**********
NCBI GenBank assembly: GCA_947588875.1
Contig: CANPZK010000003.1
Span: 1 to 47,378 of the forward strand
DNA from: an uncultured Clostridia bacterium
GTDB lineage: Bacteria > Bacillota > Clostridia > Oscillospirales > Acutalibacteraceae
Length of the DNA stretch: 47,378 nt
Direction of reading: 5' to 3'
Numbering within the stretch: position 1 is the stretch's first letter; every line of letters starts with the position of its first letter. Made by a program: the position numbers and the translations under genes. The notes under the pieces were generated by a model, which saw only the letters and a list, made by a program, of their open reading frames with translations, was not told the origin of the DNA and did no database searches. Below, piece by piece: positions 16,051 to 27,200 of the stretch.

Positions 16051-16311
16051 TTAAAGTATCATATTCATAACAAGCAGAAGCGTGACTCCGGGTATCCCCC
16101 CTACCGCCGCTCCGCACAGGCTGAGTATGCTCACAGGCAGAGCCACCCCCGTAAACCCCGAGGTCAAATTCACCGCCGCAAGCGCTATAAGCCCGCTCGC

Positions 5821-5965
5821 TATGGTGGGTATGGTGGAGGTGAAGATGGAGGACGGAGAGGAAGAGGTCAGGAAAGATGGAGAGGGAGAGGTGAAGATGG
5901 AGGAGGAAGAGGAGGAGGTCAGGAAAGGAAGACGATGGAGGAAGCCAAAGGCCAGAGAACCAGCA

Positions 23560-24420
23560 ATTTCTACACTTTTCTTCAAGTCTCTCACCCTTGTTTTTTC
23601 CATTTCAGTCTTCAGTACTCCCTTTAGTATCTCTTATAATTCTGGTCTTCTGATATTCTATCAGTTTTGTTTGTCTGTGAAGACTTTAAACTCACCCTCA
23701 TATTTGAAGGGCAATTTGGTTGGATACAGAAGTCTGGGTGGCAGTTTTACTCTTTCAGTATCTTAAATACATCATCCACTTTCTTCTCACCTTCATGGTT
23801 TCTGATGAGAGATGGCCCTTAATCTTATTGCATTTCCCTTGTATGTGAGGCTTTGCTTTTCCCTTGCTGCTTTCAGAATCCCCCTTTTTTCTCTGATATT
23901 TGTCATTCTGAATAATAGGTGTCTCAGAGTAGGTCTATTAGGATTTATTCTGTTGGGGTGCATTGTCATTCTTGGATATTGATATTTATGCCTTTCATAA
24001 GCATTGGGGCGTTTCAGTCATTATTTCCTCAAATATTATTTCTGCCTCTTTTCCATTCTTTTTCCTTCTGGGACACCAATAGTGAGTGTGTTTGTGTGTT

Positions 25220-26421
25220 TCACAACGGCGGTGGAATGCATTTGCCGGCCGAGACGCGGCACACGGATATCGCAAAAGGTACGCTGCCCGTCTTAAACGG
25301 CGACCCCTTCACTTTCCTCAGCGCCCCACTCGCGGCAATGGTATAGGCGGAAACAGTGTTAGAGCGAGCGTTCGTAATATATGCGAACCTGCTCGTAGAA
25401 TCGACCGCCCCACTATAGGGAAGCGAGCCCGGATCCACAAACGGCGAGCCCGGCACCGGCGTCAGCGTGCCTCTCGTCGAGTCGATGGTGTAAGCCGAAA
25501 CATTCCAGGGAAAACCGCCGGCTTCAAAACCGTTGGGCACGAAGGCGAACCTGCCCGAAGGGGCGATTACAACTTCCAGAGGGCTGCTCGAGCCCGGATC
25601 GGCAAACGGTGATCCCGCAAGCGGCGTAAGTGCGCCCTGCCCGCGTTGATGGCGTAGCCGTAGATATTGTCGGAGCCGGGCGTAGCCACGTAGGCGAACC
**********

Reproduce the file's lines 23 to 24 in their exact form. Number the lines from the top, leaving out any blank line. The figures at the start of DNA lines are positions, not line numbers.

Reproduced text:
25220 TCACAACGGCGGTGGAATGCATTTGCCGGCCGAGACGCGGCACACGGATATCGCAAAAGGTACGCTGCCCGTCTTAAACGG
25301 CGACCCCTTCACTTTCCTCAGCGCCCCACTCGCGGCAATGGTATAGGCGGAAACAGTGTTAGAGCGAGCGTTCGTAATATATGCGAACCTGCTCGTAGAA